He had the campaign dollars; he had the support of the Democratic Party proper due to his- to put it politely- Good Old Boys Network of Democratic Party connections.

The two highly-qualified female African-American candidates in the Democratic primary, current and former Virginia state elected officials both, did not have any such help.

Former state Del. Jennifer Carroll Foy and state Sen. Jennifer McClellan had no national resources; no million dollar donors; no Clinton super-lawyers on speed dial; no Joe Biden, no Kamala Harris, no Barack Obama.

If the Democratic Party in Virginia, and elsewhere, didn’t think Virginia was ready to elect a Black female Governor, they were badly mistaken.

Jamaican-born Republican Winsome Sears made history when she was elected the state’s first Black female Lieutenant Governor on Tuesday.

Would Virginia Democrats have mobilized more, turned out in greater numbers, fought harder, knocked more doors to elect the state’s first Black woman governor?

Unfortunately, we’ll never know.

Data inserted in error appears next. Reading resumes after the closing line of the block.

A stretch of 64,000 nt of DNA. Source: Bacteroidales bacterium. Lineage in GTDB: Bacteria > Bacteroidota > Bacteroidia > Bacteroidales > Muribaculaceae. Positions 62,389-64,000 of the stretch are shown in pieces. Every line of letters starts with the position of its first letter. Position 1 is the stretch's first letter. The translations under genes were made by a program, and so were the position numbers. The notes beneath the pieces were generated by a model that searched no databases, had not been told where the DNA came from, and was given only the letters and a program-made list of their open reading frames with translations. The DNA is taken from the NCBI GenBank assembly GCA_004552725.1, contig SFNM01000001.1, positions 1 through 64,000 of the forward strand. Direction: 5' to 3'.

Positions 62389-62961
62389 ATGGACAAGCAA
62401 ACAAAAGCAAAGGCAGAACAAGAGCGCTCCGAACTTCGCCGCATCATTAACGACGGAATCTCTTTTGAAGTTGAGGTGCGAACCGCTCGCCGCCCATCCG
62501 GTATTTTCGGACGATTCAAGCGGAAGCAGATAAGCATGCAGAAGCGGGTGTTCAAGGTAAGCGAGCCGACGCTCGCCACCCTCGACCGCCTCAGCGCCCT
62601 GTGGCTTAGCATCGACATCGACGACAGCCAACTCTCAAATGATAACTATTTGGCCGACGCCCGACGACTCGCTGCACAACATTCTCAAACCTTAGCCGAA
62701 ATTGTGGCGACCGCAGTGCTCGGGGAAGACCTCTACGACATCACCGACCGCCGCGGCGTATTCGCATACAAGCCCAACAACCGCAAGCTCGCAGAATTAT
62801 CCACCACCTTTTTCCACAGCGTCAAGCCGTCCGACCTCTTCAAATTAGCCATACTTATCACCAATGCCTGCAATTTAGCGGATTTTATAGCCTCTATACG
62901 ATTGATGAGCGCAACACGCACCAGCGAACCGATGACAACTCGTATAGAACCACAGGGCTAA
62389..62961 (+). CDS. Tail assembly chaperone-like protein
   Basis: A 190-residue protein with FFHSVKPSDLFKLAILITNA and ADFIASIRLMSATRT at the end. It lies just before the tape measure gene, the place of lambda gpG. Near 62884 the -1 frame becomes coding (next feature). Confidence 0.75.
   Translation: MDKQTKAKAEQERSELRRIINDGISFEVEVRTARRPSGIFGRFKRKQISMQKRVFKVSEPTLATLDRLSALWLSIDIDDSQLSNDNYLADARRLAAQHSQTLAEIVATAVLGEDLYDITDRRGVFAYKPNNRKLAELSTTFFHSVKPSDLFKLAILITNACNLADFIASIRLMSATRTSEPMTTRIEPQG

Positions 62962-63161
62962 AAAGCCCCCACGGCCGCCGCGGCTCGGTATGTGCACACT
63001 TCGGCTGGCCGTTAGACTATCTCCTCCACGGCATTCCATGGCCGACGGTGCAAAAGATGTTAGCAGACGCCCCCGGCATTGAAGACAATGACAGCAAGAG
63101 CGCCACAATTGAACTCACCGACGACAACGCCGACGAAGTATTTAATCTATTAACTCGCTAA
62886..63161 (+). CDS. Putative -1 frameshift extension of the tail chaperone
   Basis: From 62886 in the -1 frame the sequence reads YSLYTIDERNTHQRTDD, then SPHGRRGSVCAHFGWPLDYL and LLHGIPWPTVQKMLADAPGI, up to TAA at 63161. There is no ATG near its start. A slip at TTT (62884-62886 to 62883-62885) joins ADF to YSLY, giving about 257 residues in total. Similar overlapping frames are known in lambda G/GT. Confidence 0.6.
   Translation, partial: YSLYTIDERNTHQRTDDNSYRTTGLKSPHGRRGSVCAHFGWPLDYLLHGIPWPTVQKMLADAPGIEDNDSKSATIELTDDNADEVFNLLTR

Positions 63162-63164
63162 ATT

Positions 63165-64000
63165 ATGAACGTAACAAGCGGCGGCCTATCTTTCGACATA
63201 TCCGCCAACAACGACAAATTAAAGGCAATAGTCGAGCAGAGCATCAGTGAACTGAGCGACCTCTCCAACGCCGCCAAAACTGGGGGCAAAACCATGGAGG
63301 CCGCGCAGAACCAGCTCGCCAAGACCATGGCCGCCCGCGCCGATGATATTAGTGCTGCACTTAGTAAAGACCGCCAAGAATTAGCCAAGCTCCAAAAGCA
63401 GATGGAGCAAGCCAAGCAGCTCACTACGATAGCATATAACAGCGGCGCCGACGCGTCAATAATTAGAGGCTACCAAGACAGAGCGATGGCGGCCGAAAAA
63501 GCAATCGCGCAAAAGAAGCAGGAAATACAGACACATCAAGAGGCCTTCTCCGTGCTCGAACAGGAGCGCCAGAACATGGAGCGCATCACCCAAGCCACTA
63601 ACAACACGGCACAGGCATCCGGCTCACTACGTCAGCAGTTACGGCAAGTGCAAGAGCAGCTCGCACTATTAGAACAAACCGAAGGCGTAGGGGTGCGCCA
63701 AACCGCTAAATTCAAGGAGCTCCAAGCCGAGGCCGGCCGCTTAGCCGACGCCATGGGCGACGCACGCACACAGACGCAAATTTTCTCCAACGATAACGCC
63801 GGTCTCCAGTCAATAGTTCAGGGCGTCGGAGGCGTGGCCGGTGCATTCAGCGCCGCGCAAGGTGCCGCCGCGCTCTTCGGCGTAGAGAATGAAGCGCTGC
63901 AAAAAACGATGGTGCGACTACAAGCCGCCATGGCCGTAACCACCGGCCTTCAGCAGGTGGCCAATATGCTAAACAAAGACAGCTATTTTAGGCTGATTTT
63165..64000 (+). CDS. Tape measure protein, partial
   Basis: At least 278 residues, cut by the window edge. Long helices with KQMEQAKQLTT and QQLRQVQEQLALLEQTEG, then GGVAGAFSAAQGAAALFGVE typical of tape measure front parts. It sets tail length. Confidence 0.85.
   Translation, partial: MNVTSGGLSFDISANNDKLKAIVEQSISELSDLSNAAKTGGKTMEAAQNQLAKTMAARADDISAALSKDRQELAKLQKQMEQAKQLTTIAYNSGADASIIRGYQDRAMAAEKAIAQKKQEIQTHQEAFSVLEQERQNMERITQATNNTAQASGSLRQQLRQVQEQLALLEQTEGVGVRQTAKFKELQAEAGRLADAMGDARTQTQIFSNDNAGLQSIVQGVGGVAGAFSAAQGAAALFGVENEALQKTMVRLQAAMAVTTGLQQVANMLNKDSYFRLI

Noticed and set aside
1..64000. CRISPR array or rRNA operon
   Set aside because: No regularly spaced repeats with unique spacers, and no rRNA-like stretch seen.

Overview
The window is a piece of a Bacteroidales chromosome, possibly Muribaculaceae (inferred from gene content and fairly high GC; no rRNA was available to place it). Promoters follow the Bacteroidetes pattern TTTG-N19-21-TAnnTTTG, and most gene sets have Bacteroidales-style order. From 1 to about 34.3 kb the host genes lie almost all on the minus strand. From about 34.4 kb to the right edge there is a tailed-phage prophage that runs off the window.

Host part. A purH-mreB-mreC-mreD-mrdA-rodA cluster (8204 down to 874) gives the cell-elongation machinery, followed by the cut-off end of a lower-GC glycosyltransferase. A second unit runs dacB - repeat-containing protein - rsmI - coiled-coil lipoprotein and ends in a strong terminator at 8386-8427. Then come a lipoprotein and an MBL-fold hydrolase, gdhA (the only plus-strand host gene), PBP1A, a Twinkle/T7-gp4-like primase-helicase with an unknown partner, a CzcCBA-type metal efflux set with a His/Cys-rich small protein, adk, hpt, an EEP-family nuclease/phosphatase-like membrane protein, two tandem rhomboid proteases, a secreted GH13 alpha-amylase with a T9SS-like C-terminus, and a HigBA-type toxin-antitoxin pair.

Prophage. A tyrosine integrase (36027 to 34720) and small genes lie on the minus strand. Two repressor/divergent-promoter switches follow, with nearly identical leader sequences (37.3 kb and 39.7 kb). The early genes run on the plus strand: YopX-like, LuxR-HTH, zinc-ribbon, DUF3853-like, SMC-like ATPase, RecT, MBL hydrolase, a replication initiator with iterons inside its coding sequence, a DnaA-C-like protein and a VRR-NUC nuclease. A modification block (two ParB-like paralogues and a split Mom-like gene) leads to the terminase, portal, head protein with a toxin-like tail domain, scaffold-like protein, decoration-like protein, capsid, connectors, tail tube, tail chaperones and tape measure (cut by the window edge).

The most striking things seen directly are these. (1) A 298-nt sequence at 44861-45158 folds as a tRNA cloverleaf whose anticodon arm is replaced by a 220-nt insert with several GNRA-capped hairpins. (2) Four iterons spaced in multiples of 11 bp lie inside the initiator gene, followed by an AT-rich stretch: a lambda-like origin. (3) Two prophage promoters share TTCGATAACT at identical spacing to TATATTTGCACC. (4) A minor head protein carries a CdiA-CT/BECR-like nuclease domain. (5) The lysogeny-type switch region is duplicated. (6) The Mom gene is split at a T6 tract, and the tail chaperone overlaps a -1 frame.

Just like we’ll never know if Bernie Sanders would have beaten Donald Trump in 2016. Lest anyone forgets, were it not for Democratic Party shenanigans during the 2016 primary, Sanders would have likely been the nominee.

After the Democratic Party coalesced around Joe Biden in 2020, edging out Bernie Sanders, it wasn’t so bad: Joe Biden was a popular moderate progressives felt they could push left, which they did.

Plus Sanders, it was presumed, benefitted from the same Good Old Boys Network, and was playing on a field reasonably level with Joe Biden.

Not so in the Virginia primary.

Part of the reason the Democratic Party pulled strings for Hillary Clinton in 2016- a political insider who certainly benefitted from the GOBN, if not by being a full member- was that they didn’t trust the Democratic electorate to make a good choice.

That is, a winning choice. One who can beat the Republican and be trusted to govern in accordance with Democratic Party principles. And certainly not anyone likely to embarrass the party.

The Democratic Party didn’t think Bernie Sanders fit that bill in 2016 as well as Hillary Clinton so they backed Clinton and sandbagged Sanders. In 2020, the same calculation was made with Joe Biden the winner.